Making sure you and your partner are as healthy as possible before getting pregnant can have real benefits to you and your unborn baby.
You can improve your chances of getting pregnant and having a healthy pregnancy by following some simple tips:
Take a 400 microgram (400mcg) supplement of folic acid every day while you’re trying to get pregnant, and up until you’re 12 weeks pregnant.
Folic acid reduces the risk of your baby having a neural tube defect, such as spina bifida.
You can get folic acid tablets at pharmacies, or talk to your GP about getting a prescription.
Don’t worry if you get pregnant unexpectedly and weren’t taking folic acid supplements. Start taking them as soon as you find out, until you’re past the first 12 weeks of pregnancy.
Some women will be advised to take a higher dose of 5 milligrams (5mg) of folic acid each day until they’re 12 weeks pregnant if they have a higher risk of having a pregnancy affected by neural tube defects.
You may have a higher risk if:
- you or your partner have a neural tube defect
- you previously had a pregnancy affected by a neural tube defect
- you or your partner have a family history of neural tube defects
- you have diabetes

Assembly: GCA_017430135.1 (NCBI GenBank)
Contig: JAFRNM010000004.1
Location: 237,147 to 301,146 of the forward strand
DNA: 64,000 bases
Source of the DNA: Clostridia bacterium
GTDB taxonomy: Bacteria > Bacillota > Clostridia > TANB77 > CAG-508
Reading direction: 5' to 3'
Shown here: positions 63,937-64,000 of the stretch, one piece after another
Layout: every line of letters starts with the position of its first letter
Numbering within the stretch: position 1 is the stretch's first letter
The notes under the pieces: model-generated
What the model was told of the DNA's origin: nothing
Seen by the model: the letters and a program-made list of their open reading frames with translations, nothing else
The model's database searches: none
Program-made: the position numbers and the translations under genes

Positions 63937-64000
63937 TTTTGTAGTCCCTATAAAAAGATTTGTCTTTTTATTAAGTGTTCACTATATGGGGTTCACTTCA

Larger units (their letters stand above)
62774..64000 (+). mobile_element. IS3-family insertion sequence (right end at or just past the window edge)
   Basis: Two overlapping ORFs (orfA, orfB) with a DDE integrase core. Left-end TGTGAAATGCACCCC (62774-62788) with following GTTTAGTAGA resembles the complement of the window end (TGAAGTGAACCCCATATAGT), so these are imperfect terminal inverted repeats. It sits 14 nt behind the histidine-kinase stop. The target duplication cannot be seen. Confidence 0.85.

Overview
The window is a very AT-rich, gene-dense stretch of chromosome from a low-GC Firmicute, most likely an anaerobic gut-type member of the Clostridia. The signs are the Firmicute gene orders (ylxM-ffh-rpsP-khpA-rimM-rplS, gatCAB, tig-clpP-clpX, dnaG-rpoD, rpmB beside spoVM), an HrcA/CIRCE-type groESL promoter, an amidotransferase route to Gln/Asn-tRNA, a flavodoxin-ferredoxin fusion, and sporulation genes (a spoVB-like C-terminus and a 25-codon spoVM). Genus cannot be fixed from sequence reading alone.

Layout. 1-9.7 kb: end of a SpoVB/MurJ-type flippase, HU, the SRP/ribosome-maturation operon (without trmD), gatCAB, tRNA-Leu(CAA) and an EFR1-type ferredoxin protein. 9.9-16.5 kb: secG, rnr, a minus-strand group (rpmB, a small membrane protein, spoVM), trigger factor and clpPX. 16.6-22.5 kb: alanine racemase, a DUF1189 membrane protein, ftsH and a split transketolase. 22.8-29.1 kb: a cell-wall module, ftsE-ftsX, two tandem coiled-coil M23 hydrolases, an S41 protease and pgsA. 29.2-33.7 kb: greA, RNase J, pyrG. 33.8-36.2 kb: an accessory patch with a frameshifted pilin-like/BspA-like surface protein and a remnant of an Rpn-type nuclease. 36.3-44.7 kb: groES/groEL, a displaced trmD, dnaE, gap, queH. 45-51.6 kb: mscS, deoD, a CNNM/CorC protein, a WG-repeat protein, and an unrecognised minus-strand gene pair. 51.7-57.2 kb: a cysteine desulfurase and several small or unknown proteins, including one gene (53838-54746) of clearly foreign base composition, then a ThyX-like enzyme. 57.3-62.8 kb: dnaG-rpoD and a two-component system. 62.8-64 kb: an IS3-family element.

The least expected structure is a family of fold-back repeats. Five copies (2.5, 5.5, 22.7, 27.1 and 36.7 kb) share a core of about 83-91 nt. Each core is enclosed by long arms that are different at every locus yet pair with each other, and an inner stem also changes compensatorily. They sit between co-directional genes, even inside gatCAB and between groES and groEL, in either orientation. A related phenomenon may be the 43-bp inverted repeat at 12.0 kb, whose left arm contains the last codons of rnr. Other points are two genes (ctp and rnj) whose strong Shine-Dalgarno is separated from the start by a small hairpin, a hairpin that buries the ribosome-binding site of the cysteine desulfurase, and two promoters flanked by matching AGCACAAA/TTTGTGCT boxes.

If any of the above applies to you, talk to your GP – they can prescribe a higher dose of folic acid. Your GP or midwife may also recommend additional screening tests during your pregnancy.
You should also talk to your GP if you’re taking anti-epileptic medication, as you may also need to take a higher dose of folic acid.
Smoking during pregnancy be more specific please use NHS Choices page for info ie. Every cigarette you smoke contains over 4,000 chemicals, so smoking when you are pregnant harms your unborn baby has been linked to a variety of health problems. Quitting can be hard, no matter how much you want to, but support is available. We work with Quit 51 to provide smoking cessation to women and their families.
Ask your GP or midwife for more information.
Cutting out alcohol
Don’t drink alcohol if you’re pregnant or trying to get pregnant. Drinking alcohol increases the risk of miscarriage, premature birth and low birth weight. The risks are greater the more you drink. Drinking heavily throughout pregnancy can cause foetal alcohol syndrome. The Chief Medical Officer recommends that the safest approach is not to drink alcohol at all.
Keeping to a healthy weight
If you’re overweight, you may have problems getting pregnant, and fertility treatment is less likely to work.
Being overweight and having a BMI over 30 raises the risk of some pregnancy problems, such as high blood pressure, blood clots, miscarriage and gestational diabetes.
Having a healthy diet and getting moderate exercise are advised in pregnancy, and it’s important not to gain too much weight. You can keep to a healthy weight by eating a balanced diet and getting exercise.
More information is available on NHS website. Speak to your GP or midwife for help and guidance.